Beating the Winter Blues: Effective Strategies for Treating SAD
Seasonal affective disorder, also known as SAD, affects an estimated 5% of the U.S. population each year in autumn and winter. During these seasons, people with SAD typically experience decreased energy, fatigue, oversleeping, overeating, craving sweets and starches, difficulty concentrating and getting things done, and withdrawal from friends and family. As you can imagine, given this cluster of symptoms SAD can cause considerable suffering and disability.
The tendency to experience seasonal changes and difficulties exist on a spectrum. People who experience these changes to a milder degree are said to suffer from the winter blues. The distinction between SAD and the winter blues is not hard and fast. A person might easily experience SAD during one winter and the winter blues during another, depending on where they live, the severity of the winter, what treatment they may be receiving, and many other factors. Fortunately, it is often unnecessary to distinguish between whether somebody has SAD or the winter blues.
The following is a summary of the most commonly used treatments for seasonal affective disorder. If you wish to learn more about each type of treatment you can find further details elsewhere on this website, as well as in my latest book Defeating SAD: A Guide to Health and Happiness Through All Seasons.
1) Light Therapy
The observation that the symptoms of SAD develop as the days get short and dark and remit in the spring and summer was a powerful clue that the symptoms of SAD might be caused by the changing length and strength of environmental light across the seasons. If that were the case, we reasoned, perhaps giving people more light during the dark days would reverse their symptoms. This turned out to be true. Through a series of experiments, our team at the National Institute of Mental Health in Bethesda, Maryland, and other groups throughout the northern hemisphere, found that light therapy, as it came to be known, was indeed an effective treatment for SAD. Important elements involved in successful light therapy included:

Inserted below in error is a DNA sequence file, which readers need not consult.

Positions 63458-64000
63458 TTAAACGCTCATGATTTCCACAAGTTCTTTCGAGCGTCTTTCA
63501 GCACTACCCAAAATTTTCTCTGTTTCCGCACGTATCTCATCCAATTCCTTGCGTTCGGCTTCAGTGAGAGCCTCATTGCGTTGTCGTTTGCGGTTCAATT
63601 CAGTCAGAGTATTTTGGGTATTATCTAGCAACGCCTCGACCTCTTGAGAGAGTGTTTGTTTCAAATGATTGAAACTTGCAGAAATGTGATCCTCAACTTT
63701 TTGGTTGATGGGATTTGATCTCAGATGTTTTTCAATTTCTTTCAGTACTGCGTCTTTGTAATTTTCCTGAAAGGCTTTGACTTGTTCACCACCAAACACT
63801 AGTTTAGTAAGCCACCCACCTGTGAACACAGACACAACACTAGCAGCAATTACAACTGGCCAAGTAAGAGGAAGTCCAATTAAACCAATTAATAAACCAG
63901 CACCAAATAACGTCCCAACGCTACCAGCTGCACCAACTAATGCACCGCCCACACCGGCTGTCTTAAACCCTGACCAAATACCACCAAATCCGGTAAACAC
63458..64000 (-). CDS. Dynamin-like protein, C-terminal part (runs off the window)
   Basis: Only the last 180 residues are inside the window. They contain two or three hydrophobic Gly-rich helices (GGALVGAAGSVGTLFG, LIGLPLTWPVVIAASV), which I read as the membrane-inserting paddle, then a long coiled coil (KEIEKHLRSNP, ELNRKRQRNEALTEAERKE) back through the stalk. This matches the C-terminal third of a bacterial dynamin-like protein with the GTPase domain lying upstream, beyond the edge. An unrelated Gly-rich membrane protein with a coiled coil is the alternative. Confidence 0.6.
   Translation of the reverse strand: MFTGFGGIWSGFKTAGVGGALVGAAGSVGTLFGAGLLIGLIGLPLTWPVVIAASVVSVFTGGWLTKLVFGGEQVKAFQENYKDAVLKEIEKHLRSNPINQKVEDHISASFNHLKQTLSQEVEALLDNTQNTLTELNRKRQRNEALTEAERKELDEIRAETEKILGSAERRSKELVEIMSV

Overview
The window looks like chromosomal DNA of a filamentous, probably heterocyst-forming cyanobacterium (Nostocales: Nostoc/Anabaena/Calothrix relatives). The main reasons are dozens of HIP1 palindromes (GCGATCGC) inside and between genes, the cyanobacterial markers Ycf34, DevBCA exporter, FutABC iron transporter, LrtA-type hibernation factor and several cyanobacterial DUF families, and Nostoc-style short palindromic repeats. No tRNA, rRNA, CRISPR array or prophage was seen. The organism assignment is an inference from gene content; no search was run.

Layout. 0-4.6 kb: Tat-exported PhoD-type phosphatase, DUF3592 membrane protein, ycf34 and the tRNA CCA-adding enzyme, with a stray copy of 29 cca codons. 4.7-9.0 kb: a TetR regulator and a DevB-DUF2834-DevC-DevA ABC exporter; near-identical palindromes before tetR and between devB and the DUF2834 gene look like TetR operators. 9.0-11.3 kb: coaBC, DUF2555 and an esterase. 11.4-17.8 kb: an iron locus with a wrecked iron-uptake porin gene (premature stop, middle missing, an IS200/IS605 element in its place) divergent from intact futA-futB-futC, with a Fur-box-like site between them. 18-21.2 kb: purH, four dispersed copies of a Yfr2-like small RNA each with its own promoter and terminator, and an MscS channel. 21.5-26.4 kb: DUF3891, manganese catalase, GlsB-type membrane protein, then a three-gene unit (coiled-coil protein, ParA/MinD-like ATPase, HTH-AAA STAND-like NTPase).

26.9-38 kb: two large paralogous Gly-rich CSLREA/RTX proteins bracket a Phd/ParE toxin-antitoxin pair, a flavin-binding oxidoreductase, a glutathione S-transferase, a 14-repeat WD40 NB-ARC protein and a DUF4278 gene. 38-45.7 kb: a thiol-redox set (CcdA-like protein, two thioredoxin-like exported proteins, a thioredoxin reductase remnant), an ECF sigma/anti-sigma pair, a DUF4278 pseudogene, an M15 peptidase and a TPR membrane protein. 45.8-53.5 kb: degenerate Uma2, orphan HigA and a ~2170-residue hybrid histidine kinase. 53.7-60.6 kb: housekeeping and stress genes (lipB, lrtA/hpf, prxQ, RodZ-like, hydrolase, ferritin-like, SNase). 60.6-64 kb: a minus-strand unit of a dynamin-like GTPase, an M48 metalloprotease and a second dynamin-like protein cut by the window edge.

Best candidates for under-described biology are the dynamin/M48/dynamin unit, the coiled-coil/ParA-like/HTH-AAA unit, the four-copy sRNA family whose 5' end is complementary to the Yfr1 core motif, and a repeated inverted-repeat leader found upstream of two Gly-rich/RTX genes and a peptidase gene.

The brightness of the light
Environmental light is measured in lux. Indoor light levels. in the absence of direct sunlight, often fall between 300 to 500 lux. To get a therapeutic effect, we and other researchers found that much higher environmental light levels are necessary. Although light levels were initially found to be effective at 2500 lux, increasing levels further to 10,000 lux was found to be preferable.
Obtaining a light box
Practically speaking, this level of light is best achieved by obtaining a special light fixture, which commonly goes by two opposite-sounding names – a SAD lamp or happy light. In order to administer the light properly, the box needs to be placed at a certain distance from the recipient and used for a certain amount of time, preferably in the morning. More details about the best box to use and how to use it can be found elsewhere on this website.
Light from other sources
Remember, not all therapeutic light has to come from a box. Even though the months of winter are dark, you’d be surprised how much light you can get by walking outdoors on a winter day and glancing up periodically at the sky. Outdoor sports, such as skiing, will expose you to even more light.
2) Cognitive Behavior Therapy (CBT)
Often the down feelings of SAD or the winter blues can be aggravated by certain dysfunctional behaviors and distorted thought patterns that are amenable to being modified by systematically inspecting them and, where necessary, changing them. Kelly Rohan, professor of psychology at the University of Vermont, has conducted most of the research in this important area.